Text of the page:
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to be discouraged and faint in your minds: under a sense of which, I have felt a near sympathy with you. As it has been the lot of a number of us to undertake the work a little before you, I thought a true statement (for your information) of some of our strugglings and reasonings concerning the propriety of our moving;—also of our progress on the way, and the extension of heavenly regard to us-ward; together with the progress of Friends, both temporally and spiritually, since we have got here,—might afford strength and encouragement to you in the arduous task you have in prospect.

I may begin thus, and say that for several years Friends had some distant view of moving out of that oppressive part of the land, but did not know where until the year 1799; when we had an acceptable visit from some travelling Friends of the western part of Pennsylvania. They thought proper to propose to Friends for consideration, whether it would not be agreeable to best wisdom for us unitedly to remove north-west of the Ohio river,—to a place where there were no slaves held, being a free country. This proposal made a deep impression on our minds: and it seemed as if they were messengers sent to call us out, as it were from Egyptian darkness (for indeed it seemed as if the land groaned under oppression) into the marvellous light of the glory of God.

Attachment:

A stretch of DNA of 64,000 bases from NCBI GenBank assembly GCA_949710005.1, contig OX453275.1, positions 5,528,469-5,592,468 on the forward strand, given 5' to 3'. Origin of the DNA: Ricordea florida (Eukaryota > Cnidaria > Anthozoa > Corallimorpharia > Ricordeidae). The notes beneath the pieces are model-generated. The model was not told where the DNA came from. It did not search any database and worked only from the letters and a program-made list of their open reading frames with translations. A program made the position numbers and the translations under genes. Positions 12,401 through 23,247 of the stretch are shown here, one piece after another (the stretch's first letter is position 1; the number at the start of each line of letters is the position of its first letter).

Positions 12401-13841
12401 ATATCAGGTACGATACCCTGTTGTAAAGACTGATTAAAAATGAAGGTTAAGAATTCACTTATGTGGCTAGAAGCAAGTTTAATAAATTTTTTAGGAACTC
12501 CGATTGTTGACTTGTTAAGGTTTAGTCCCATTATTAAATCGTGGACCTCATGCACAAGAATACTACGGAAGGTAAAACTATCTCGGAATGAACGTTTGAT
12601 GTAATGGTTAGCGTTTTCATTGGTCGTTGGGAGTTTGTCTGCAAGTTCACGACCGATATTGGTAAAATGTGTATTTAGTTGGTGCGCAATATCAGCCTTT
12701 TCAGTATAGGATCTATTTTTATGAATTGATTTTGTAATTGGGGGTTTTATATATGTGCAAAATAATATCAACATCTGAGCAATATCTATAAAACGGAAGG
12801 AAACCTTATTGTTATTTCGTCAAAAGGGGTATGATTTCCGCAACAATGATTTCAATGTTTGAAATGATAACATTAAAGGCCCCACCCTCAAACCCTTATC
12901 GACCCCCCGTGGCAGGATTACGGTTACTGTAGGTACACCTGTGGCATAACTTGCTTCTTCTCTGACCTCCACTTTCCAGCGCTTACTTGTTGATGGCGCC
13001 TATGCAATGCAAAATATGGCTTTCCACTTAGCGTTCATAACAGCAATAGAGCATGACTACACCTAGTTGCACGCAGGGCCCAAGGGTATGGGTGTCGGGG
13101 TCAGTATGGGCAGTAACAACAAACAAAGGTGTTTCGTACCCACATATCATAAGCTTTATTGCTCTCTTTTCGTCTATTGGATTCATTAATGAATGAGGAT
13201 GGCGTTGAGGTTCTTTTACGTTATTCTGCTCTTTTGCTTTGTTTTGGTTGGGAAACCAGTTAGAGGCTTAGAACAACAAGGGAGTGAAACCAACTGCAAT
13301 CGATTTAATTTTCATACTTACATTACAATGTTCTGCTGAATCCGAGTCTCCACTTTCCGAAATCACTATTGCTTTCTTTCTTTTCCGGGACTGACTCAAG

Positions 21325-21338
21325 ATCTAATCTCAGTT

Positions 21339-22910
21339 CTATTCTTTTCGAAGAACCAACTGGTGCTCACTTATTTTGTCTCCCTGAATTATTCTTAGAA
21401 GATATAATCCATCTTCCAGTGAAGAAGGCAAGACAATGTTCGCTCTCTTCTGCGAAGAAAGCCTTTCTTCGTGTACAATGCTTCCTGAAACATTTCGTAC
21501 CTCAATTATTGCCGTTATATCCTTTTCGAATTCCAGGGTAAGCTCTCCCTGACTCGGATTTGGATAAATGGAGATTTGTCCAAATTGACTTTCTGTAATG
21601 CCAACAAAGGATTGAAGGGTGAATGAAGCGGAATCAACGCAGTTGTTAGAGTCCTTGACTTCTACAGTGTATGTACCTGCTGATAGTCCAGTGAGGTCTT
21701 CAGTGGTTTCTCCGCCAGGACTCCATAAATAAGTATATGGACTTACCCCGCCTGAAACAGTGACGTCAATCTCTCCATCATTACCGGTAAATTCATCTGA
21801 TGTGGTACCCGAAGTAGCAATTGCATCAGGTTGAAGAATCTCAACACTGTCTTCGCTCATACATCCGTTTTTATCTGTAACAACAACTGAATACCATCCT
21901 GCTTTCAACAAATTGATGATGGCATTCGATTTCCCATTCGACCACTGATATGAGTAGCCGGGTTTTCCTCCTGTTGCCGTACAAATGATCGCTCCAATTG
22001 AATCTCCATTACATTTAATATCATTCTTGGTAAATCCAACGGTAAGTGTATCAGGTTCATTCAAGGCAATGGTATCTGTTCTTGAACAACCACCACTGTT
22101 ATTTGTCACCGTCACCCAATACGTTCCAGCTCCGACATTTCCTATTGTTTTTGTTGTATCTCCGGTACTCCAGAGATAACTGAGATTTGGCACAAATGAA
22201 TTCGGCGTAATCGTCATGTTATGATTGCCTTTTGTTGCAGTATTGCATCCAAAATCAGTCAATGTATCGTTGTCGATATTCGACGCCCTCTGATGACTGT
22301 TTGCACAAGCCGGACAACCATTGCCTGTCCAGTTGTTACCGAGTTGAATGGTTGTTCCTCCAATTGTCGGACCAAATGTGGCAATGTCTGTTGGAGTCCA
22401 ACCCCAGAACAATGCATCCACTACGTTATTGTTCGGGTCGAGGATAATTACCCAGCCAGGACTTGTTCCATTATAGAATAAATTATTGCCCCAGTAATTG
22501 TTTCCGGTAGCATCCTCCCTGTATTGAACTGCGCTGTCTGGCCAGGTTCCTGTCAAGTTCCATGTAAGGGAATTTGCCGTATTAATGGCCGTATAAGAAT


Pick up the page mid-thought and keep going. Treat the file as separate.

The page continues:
Nevertheless, although we had had a prospect of something of the kind, it was at first very crossing to my natural inclination; being well settled as to the outward. So I strove against the thoughts of moving for a considerable time; yet the view would often arise, that it was in accordance with pure wisdom for Friends to leave that part of the land. But I had often to turn the fleece, as Gideon did, and to ask counsel of the Lord, being desirous to be rightly directed by him: more especially, as it seemed likely to break up our monthly meeting, which I had reason to believe was set up in the wisdom of Truth. Thus, I was concerned many times to weigh the matter as in the balance of the sanctuary; till, at length, I considered that there was no prospect of our number being increased by convincement, on account of the oppression that abounded in that land. I also thought I saw in the light, that the minds of the people generally were too much outward, so that “ there was no room in the inn" of the heart for much religious impression; being filled with other guests: and notwithstanding they have been visited with line upon line and precept upon precept, yet they remain in too much hardness of heart.